Like

    • Hello there! Thank you for stopping by…

      YES! The Drama of The Gifted Child heavily informed my therapy. She is amazing and has done some ground breaking research.
      I have seen that book alone turn peoples lives, first upside down, and then all the way around.

      It is a blessing isn’t it to have had the resources when they were needed? In the midst of my intense therapy I had a very good job and could afford to see my amazing therapist, get massages, seek alternative healing, blah blah blah… Until you stopped by I had not considered how much harder it would have been to get clean and sober and whole without a good income. AA and ACA and the 12 steps were and are a wonderful resource. For me, a very good therapist was probably more important as my addictions directly stemmed from my childhood and my family of origin.

      This raises a great question: What about people who do not have the means? I used mental health clinics when I was young and they helped BUT it is NOT the same as seeing a very good therapist who deals specifically with childhood trauma; it just isn’t.

      How do we, as a culture, break the cycle of abuse if really good treatment is not available to most of us? How do we begin to help kids in schools BEFORE they get sucked into addictions and self medication as a coping mechanism?

      MY goodness! You have given me a lot of food for thought! thank you VERY much for being here!
      (I just might post something about Alice Miller….)

      Peace, Jen

      Like

  7. Yes, I too, am convinced the stats are low. Some stats are non-existent because they’re too hard to get, such as the effects of alcohol on minors. I had to smile that you’re OK and coming out the other side. You are right. But you’re more than OK, you’re being used so much to tell the stories. Thank you.

    Like

    • Heidi, I love your avatar by the way….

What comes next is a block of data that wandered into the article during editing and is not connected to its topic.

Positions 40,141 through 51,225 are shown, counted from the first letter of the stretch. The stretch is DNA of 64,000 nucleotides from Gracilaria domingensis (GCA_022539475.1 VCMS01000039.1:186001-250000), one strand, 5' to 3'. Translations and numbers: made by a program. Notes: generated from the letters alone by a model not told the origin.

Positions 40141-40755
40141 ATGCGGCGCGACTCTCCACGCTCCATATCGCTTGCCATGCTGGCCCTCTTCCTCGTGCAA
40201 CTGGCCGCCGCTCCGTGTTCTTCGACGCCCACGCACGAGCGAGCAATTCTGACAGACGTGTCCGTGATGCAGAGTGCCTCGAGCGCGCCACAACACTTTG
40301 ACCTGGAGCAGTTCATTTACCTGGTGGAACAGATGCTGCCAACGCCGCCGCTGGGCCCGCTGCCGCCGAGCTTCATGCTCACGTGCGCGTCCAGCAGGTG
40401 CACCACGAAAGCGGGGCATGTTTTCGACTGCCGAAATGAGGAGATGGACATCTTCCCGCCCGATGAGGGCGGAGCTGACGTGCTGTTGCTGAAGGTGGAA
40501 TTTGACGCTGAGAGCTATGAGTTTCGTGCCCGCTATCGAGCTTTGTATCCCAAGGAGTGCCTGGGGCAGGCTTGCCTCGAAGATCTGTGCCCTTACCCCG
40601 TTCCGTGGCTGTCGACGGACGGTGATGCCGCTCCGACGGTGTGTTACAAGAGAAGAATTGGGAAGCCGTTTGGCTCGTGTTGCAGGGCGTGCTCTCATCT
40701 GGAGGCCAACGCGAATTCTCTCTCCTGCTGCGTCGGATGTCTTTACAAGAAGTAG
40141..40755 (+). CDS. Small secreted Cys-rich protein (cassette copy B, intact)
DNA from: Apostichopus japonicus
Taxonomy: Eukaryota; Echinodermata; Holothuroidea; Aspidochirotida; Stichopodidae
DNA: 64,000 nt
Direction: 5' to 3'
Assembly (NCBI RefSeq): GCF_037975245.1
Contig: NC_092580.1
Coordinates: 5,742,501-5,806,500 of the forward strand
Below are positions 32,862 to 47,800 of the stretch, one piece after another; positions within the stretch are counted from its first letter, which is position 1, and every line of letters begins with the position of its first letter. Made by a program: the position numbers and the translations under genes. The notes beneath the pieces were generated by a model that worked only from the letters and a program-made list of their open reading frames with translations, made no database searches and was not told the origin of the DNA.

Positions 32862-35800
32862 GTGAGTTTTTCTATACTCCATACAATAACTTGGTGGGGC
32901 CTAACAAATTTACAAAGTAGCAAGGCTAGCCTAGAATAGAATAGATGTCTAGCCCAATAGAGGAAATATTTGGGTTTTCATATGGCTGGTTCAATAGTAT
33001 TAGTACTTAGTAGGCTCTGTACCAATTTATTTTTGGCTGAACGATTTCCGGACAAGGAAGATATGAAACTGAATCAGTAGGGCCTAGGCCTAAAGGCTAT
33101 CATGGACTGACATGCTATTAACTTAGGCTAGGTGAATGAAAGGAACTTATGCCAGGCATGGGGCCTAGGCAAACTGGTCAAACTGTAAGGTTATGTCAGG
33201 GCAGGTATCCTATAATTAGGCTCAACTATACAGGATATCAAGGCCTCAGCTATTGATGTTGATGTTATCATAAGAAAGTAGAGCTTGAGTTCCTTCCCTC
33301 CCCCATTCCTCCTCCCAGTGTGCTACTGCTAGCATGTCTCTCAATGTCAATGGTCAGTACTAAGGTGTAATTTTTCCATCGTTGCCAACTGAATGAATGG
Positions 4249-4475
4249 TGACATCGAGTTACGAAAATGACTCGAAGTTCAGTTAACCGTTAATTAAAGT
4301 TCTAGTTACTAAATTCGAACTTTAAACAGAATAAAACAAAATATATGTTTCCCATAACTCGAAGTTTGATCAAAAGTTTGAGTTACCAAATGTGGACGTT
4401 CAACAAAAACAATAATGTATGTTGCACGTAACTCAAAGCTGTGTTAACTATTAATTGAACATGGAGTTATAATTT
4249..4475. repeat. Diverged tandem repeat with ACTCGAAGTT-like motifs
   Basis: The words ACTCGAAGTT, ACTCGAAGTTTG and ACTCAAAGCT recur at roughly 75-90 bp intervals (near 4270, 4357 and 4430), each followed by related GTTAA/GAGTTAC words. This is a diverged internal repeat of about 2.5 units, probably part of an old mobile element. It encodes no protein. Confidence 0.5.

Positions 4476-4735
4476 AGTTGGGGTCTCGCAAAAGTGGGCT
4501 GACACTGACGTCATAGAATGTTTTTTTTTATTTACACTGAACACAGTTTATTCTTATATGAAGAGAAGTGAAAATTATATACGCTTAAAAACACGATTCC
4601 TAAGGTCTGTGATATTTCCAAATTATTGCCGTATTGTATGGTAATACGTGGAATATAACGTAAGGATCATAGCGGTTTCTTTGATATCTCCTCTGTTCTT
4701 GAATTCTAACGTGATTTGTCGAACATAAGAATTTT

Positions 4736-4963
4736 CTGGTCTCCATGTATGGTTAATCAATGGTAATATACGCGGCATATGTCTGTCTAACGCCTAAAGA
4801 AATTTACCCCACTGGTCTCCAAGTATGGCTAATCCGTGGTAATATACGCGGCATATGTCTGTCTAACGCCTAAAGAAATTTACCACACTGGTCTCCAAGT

I think about this a lot: HOW to get real numbers? How do we get a real sense of how much harm is being done by alcohol? I have been doing research and I am finding the Liquor lobby with their hands all over studies. THIS makes me furious! I worked in DC and I know a bit, sad to say, about how the system ‘works’: Lobbies buy our representatives and then do the Lobbies bidding.

      People are dying. People are suffering and alcohol is just a totally accepted and ENCOURAGED part of DAILY LIFE. I don’t want to go Prohibition on anyone, I just want REAL numbers and REAL information about the damage alcohol rains down on our culture.

      I think that the coroners and doctors NEED to begin putting Chronic Alcoholism on death certificates as cause of death. We need those numbers. I really think it is fear that stops them: who wants to look at this REALLY!?

      OK I am done ranting for now anyway….

      XOXO Jen

      Like

  8. By the way, my mom believes in the sanctity of family secrets and I’ve done the best I can to own my truth without upsetting her. It’s caused us some tense times and I haven’t really begun to talk, yet. Timing is important so that I don’t cause her even more pain. I’m going to wait.

    She doesn’t try to read my blog or ask me anything and I think that’s because she’s ashamed of my being an alcoholic and a little afraid of what she’d find out.

    Secrets are dirty. They just are.

    Like

    • I am so sorry you can not share your AMAZING recovery and your Walk with your Mom! SHE is missing out!

      It makes me so sad to read ‘I think that’s because she’s ashamed of my being an alcoholic’

      You are a gift to all of us. Your path informs ours. Your healing encourages our healing.

      She should have nothing but pride for you, her amazing, gifted daughter!

      Secrets ARE dirty and they keep us stuck. YOU are so not stuck and I deeply admire you for that.

      I am very grateful for your blog and for you and, yep, for your alcoholism. Your path is helping strengthen mine.
      Thank you….

      XOXO Jen

      Like

  9. AMEN.

    Like

  10. You are right Jen, stories MUST be told, the TRUTH must come out, if there is to be change & progress. No shame, no sweeping under the carpet, no pitying required. Guilt & secrets only isolate & insulate, forcing people into unintended disengagement from life. Education is paramount from the days of early learning to the day we find ourselves moving on from this life.

    Such a great post Jen, thank you my dear friend, Sharon xox

    Like

  11. Blogs like this one are helping to reduce the number of people who have to survive situations like you did. Awareness is Key!

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  12. … [Trackback]…

    […] There you will find 60687 more Infos: step-on-a-crack.com/2012/03/03/1792/ […]…

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  13. Thank God for stories, hard and soft. Thank God for coming out on the other side. Thank God for finding your voice, so others know they’re not alone, and that they can make it too. You’re so right, Jen, we all have our stuff! XO ~ Paulann

    Like

  14. […] We Did Not Know What We Were Missing […]